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The world's richest man, Jeff Bezos, is donating $10 billion to fight the climate crisis.

The world's richest man, Jeff Bezos, is donating $10 billion to fight the climate crisis. (Photo: Getty Images)

'One Hand Cannot Give What the Other Is Taking Away': Critics Skeptical of Bezos Pledge of $10 Billion to Fight Climate Crisis

"Will Jeff Bezos show us true leadership or will he continue to be complicit in the acceleration of the climate crisis, while supposedly trying to help?"

Eoin Higgins

After Jeff Bezos announced Monday he was pledging $10 billion to help solve the climate crisis, critics celebrated the apparent success of a long pressure campaign while questioning how the richest man in the world would dole out the funds and what the philanthropic move means for the Amazon founder's global political power going forward. 

"We applaud Jeff Bezos' philanthropy, but one hand cannot give what the other is taking away," Amazon Employees For Climate Justice said in a statement in response to news of the donation. 

"The people of Earth need to know: When is Amazon going to stop helping oil &andgas companies ravage Earth with still more oil and gas wells?" the group asked.

Bezos took to Instagram Monday to tell the world he was donating 7.7% of his total wealth to the effort, calling the climate crisis "the biggest threat to our planet."

"I want to work alongside others both to amplify known ways and to explore new ways of fighting the devastating impact of climate change on this planet we all share," said Bezos. 

The announcement comes after months of employee unrest over Amazon's fueling of the climate crisis. In September, around 1,700 Amazon employees joined a global climate walkout "to take responsibility for the impact that our business has on the planet and on people." Reporting in January showed the company threatening employees not to speak out on climate lest they be fired.  

As the New York Times reported, Amazon's carbon footprint is not insubstantial:

With vast data centers that power cloud computing, and a global network for shipping and delivering packages, Amazon's own impact on the environment is substantial. In September, the company revealed its own carbon footprint for the first time, disclosing it emitted about 44.4 million metric tons of carbon dioxide in 2018—the equivalent of burning almost 600,000 tanker trucks' worth of gasoline.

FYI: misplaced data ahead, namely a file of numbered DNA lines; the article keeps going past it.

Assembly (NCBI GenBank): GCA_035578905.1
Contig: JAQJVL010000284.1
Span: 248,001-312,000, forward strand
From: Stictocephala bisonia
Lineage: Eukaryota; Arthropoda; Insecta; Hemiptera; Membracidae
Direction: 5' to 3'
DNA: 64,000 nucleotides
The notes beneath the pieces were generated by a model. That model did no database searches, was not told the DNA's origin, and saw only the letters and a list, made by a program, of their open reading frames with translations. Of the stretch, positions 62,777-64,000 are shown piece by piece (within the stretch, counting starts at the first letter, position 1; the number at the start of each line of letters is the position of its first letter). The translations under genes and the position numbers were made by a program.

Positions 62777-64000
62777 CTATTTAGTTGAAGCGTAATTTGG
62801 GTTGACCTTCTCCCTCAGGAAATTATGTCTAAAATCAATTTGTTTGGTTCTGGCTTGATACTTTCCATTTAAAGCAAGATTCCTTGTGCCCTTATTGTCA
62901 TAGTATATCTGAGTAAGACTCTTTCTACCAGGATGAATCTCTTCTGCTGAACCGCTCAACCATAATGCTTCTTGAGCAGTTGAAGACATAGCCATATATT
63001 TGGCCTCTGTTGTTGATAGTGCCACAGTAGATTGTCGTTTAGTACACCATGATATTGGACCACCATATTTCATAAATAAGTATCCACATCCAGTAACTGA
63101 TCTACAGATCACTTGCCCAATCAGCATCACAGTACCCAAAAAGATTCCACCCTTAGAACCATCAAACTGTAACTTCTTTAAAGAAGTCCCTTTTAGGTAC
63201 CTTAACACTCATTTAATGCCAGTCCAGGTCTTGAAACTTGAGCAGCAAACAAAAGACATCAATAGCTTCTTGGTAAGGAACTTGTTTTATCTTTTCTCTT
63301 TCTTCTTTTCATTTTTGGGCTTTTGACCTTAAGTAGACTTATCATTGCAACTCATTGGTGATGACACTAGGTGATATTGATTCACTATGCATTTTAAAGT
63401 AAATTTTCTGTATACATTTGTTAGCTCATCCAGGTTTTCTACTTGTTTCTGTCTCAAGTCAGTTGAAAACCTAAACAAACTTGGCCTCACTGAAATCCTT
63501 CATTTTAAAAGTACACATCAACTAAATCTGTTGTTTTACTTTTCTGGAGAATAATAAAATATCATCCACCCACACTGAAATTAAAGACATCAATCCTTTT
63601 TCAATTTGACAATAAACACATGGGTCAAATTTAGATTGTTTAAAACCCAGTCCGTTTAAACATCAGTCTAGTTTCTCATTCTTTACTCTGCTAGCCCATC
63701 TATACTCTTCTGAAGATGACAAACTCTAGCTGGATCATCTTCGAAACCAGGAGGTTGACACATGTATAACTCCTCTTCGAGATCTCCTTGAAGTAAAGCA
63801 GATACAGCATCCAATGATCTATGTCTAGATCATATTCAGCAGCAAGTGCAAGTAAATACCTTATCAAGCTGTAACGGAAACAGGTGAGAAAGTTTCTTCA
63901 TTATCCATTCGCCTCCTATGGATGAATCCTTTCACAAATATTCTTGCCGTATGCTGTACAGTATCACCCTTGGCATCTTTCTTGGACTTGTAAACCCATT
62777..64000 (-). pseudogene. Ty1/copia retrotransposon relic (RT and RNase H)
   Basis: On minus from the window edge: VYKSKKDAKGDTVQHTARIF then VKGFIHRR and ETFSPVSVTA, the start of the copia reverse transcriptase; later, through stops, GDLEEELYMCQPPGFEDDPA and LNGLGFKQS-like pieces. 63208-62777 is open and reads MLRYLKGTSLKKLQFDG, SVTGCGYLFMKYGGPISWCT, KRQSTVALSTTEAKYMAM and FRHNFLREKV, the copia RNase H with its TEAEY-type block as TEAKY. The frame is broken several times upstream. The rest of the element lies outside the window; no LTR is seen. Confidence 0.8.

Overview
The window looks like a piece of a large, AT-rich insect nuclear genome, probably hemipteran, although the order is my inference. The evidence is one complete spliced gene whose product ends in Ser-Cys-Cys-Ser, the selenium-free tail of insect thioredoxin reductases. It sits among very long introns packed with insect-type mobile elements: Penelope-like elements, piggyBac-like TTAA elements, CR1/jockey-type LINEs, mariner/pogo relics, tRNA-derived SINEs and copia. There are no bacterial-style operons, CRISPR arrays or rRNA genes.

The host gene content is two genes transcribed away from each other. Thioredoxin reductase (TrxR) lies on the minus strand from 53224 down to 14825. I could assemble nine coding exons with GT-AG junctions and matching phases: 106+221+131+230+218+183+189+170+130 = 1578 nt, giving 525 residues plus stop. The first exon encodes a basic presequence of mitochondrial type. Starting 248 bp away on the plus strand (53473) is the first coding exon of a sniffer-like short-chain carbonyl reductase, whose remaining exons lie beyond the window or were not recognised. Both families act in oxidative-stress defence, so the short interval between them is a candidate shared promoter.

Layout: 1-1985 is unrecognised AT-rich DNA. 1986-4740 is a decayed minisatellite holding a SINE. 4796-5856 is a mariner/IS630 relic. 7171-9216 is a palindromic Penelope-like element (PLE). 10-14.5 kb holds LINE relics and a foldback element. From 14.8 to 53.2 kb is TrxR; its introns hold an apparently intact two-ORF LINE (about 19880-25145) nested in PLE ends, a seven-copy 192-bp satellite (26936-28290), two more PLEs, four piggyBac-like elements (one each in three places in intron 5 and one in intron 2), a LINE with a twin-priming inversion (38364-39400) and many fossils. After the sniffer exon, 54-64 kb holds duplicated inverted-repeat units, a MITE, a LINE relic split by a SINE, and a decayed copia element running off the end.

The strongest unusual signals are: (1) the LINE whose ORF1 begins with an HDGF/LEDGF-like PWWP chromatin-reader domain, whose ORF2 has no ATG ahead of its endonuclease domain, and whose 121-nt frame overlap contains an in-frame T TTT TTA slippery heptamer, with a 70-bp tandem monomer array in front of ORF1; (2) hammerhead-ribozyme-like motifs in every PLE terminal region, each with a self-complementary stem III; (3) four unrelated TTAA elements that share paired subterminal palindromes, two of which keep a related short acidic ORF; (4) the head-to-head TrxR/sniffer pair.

Thus, climate journalist Emily Atkin explained in her newsletter Heated Tuesday, while $10 billion is a lot of money it's good to be wary of promises from Bezos, whose company provides logistical and technical support to the fossil fuel industry and has indicated no intention of ending those contracts or stopping that work. 

"When I'm assessing Jeff Bezos' climate philanthropy, I'm not assessing it the same way I would assess the philanthropic efforts of an average person. I'm not going to applaud it for simply existing," Atkin wrote. "Jeff Bezos is currently fueling the climate crisis, far more than you or I—and he's making a lot of money doing it. He should be doing far more than you or I to help fix this problem."

Amazon Employees For Climate Justice expressed reservations over the billionaire's commitment to addressing the crisis.

"Will Jeff Bezos show us true leadership or will he continue to be complicit in the acceleration of the climate crisis, while supposedly trying to help?" the group wondered. 

Institute for Local Self-Reliance co-director Stacy Mitchell noted another issue with such a large donation—the philanthropy allows Bezos another opportunity for power.

"It's the power to decide who matters, how problems are defined, what 'solutions' count, and so on," said Mitchell. "This is another way for Bezos to wield still more power over our society."

TIME editor-at-large Anand Giridharadas asked what the future holds for Bezos and his largesse. 

"Will Jeff Bezos further entrench the power divide through the administration of this donation?" wondered Giridharadas. "Or will he give the people who have a legitimate claim to a lot of that money—workers not paid enough in wages, and communities not paid enough in taxes—a say in the project?"


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